NEW YORK — The wife of an imam planning an Islamic community center and mosque near ground zero said Sunday that she and her husband have received death threats.
Daisy Khan, married to Imam Feisal Abdul Rauf, said her husband's life also is under threat but, "We do not walk around with bodyguards because we love this country."
Chief police spokesman Paul Browne confirmed that Khan had told authorities about the telephone threats.
Rauf would be a spiritual leader of a 16-story Islamic center and mosque planned for lower Manhattan two blocks north of where Islamic extremists destroyed the World Trade Center on Sept. 11, 2001, and killed nearly 2,800 people.
Rutgers remembers student who died
NEW BRUNSWICK, N.J. —Rutgers University held a silent vigil Sunday night to remember a student who committed suicide after his sexual encounter with a man in his dormitory room was secretly streamed online.
The tribute to 18-year-old freshman Tyler Clementi drew a few hundred people, many holding candles.
Prosecutors say Clementi's roommate and another student used a webcam to broadcast on the Internet live images of Clementi during intimate encounter. He jumped off the George Washington Bridge into the Hudson River three days later.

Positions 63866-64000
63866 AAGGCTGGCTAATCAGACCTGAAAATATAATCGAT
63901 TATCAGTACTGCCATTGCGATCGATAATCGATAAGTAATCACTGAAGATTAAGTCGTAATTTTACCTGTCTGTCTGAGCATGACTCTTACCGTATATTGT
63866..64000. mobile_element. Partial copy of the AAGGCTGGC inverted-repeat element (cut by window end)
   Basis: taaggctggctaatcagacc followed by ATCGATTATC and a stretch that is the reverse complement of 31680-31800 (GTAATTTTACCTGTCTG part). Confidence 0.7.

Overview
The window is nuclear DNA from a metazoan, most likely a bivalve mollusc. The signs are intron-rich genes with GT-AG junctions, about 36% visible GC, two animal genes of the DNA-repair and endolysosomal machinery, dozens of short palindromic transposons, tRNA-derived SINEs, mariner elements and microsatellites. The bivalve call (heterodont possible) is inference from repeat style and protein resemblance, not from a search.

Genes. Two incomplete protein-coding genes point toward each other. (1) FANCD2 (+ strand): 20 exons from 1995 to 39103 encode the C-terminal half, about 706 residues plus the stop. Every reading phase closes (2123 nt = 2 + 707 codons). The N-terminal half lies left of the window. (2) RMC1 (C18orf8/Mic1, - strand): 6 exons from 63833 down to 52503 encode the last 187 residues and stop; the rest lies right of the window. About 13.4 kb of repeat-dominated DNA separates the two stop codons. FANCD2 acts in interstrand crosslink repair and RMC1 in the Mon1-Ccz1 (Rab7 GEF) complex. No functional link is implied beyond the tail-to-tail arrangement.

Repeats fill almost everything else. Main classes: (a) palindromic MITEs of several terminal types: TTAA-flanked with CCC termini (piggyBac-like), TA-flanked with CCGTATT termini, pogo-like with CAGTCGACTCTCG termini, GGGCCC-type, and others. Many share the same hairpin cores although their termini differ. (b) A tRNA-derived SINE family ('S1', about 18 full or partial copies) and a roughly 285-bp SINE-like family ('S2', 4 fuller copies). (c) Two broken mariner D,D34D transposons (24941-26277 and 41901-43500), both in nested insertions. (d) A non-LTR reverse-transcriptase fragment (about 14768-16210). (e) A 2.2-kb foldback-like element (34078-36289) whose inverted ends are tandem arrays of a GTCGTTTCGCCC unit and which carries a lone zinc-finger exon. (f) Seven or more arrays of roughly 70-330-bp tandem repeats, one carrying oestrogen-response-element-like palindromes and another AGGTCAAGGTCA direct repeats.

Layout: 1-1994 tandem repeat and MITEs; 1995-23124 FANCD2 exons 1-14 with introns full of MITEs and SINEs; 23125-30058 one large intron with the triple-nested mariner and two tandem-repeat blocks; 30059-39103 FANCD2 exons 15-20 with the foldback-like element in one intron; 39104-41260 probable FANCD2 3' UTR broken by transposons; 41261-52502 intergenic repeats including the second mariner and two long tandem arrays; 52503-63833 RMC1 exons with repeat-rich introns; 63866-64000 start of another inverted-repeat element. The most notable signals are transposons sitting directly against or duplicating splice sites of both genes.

Emanuel preps for run for Chicago mayor
CHICAGO — Former White House chief of staff Rahm Emanuel announced Sunday that he's preparing to run for mayor of Chicago, a position it was widely known he has long desired.
Emanuel made the announcement in a video posted Sunday on his website, ChicagoforRahm.com. He had been careful not to launch his candidacy from Washington and headed to Chicago immediately after President Obama announced Emanuel's resignation Friday.
Afghanistan to disband private security firms
KABUL, Afghanistan — Moving to enforce a pledge that has rattled Afghanistan's foreign community, President Hamid Karzai has begun dissolving the Afghan operations of private security companies, including the firm formerly known as Blackwater, the government announced Sunday.
Karzai caught Western officials by surprise in mid-August when he announced a ban on private security firms that would take effect by year's end. The U.S. Embassy at the time expressed support in principle but suggested the timetable was unrealistic.
With the insurgency increasing its reach across the country, few consider the Afghan police and military ready to step in and fill the role of security contractors.
Runoff will decide Brazil's new president
SAO PAULO — A former Marxist guerrilla chosen by Brazil's beloved leader to succeed him will face a centrist rival in a presidential runoff after narrowly failing to get enough votes to win Sunday's election outright.
Dilma Rousseff, a 62-year-old career bureaucrat trying to become Brazil's first female president on the ruling Workers Party ticket, captured 46.6 percent of the vote but needed 50 percent. She will face former Sao Paulo state governor Jose Serra, who got 32.8 percent, in a runoff election Oct. 31.